FCC soliciting comment on how and where wireless telecomservices should be disrupted intentionally
wb4jfi at knology.net
wb4jfi at knology.net
Mon Mar 5 14:55:58 CST 2012
There is quite a bru-ha-ha stirred up down here in Charleston from time to
time about jamming cell phones at prisons. It seems like a good idea at
first, since the prisoners seem to have no trouble at all in getting cell
phones and conducting gang business from their cells. (HA! another meaning
of "cell phone"!). But, the prison authority seems to have a rather
difficult (impossible) time getting permission to run the jammers from the
FCC, or other federal agencies, and are unwilling to move forward without
So, this is one case where the current administration is helping private
enterprises conduct their growing businesses.
From: Robert Stratton
Sent: Monday, March 05, 2012 3:47 PM
To: Mark Whittington
Cc: tacos at amrad.org
Subject: Re: FCC soliciting comment on how and where wireless
telecomservices should be disrupted intentionally
That's exactly right, but I think if you're in a tunnel, the effect is the
One of the reasons it may behoove us to chime in is that more than a few
localities and private businesses seem to be taking a cavalier attitude
toward the operation of jamming devices. It might be a good opportunity to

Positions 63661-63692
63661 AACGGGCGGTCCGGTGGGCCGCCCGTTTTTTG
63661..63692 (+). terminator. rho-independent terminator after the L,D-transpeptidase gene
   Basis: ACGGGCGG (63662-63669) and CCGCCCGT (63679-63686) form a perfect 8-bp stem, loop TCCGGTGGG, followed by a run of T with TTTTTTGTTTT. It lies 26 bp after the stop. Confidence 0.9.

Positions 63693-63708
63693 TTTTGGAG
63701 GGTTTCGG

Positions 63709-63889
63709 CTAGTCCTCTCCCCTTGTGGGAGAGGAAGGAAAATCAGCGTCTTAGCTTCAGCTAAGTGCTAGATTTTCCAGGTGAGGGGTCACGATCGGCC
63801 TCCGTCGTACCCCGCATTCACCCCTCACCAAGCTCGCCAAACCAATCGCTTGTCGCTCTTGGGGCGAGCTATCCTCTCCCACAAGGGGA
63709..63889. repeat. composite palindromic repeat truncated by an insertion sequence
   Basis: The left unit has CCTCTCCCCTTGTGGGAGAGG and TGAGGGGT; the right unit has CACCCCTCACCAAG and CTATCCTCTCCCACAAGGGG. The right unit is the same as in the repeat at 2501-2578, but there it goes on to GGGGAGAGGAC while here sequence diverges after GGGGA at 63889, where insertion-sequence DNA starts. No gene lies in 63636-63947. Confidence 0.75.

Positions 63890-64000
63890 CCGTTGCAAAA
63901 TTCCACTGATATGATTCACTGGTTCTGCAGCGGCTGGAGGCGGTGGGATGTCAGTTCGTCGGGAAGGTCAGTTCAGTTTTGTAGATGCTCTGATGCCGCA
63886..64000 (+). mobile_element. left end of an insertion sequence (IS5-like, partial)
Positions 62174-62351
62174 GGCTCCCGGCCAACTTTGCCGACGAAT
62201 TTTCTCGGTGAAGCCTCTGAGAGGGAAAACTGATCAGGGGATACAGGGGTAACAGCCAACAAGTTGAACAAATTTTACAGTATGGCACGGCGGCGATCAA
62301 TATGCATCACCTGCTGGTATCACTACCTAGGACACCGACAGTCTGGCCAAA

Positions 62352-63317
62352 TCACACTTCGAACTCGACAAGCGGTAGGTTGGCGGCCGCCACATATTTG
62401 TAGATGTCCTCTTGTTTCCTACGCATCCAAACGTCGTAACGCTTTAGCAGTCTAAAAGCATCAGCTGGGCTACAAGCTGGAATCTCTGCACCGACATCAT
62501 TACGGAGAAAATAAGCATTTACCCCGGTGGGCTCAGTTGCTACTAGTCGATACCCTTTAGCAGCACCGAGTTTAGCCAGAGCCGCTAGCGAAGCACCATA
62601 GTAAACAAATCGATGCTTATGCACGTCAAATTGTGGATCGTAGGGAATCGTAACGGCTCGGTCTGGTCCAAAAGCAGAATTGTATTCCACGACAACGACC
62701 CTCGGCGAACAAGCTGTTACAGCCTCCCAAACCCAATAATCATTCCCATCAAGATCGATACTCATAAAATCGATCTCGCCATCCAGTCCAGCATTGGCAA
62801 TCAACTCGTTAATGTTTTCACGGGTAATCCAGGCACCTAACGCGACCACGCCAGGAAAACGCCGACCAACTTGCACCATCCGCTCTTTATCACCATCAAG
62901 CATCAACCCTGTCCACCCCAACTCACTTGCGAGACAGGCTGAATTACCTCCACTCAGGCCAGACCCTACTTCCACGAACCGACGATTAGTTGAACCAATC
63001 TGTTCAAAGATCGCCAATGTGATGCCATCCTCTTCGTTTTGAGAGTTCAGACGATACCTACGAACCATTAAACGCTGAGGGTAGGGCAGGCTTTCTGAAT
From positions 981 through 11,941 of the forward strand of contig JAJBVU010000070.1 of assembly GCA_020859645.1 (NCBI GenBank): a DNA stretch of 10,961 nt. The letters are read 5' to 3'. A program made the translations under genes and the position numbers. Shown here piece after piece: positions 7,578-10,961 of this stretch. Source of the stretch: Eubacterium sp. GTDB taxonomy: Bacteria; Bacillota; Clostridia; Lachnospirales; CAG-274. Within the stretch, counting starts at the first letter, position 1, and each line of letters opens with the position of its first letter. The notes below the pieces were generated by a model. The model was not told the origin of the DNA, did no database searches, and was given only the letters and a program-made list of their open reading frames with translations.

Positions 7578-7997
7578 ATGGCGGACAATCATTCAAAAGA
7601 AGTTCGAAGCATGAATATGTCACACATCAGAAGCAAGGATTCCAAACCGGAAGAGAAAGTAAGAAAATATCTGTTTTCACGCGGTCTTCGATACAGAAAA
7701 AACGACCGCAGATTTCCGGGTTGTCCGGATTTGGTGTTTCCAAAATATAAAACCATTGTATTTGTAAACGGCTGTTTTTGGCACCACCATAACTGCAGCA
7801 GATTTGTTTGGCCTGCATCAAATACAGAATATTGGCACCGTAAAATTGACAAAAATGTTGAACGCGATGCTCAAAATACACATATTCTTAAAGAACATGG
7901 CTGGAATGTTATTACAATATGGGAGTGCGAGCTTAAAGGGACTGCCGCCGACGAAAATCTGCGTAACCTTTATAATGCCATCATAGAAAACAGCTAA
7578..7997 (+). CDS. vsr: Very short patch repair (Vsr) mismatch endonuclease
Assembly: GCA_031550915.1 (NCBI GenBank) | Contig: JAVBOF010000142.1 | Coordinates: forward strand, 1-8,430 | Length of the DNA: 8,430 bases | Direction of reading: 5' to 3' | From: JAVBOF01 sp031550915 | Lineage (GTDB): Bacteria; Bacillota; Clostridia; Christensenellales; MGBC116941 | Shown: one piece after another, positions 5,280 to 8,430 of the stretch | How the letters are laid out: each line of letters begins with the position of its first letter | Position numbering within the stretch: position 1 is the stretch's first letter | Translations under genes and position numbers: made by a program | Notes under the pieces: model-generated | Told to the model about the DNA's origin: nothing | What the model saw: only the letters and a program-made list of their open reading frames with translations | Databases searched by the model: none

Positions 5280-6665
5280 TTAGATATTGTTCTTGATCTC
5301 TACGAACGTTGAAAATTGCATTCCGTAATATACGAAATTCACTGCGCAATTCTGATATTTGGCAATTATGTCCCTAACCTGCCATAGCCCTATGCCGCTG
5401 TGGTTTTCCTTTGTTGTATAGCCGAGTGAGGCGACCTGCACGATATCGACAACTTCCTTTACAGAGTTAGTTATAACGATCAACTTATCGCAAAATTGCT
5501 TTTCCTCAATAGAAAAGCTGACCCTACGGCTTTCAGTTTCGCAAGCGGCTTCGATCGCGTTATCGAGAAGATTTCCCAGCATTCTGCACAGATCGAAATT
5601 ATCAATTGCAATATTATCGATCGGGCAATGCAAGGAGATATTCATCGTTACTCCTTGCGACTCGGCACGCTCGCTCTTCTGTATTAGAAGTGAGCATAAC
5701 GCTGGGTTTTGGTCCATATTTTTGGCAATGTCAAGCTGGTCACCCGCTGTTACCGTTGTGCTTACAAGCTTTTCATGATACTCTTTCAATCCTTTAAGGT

remind people that the spectrum is busy enough without opening any doors for
cheaply-constructed transmitters modulated with noise.
----- Original Message -----
> The interesting thing is that they didn't "turn off" mobile phone
> service. They just turned off the convenience repeaters that they
> had installed.
> Doesn't make it any more right, but might be an important point. Are
> they obligated to run the repeaters? Should they be?
> On Mon, Mar 5, 2012 at 3:26 PM, Robert Stratton < bob at stratton.net >
> After the Bay Area Rapid Transit folks pre-emptively shut off mobile
> phone service in anticipation of unrest, and without a Federal
> order, the FCC wants to hear opinions on the legality of that.
> They're asking who (localities?, Federal agencies?, etc.) should be
> able to, and when it is appropriate to, turn off things like mobile
> telephone service.
> They seem primarily focused on the Commercial Mobile Radio Service.
> Given some of the work already done by folks on this list on
> rapidly-deployable communications platforms, I thought some of you
> might have opinions on this.
> The Public Notice is here:
> --Bob S.
> Tacos mailing list
> Tacos at amrad.org
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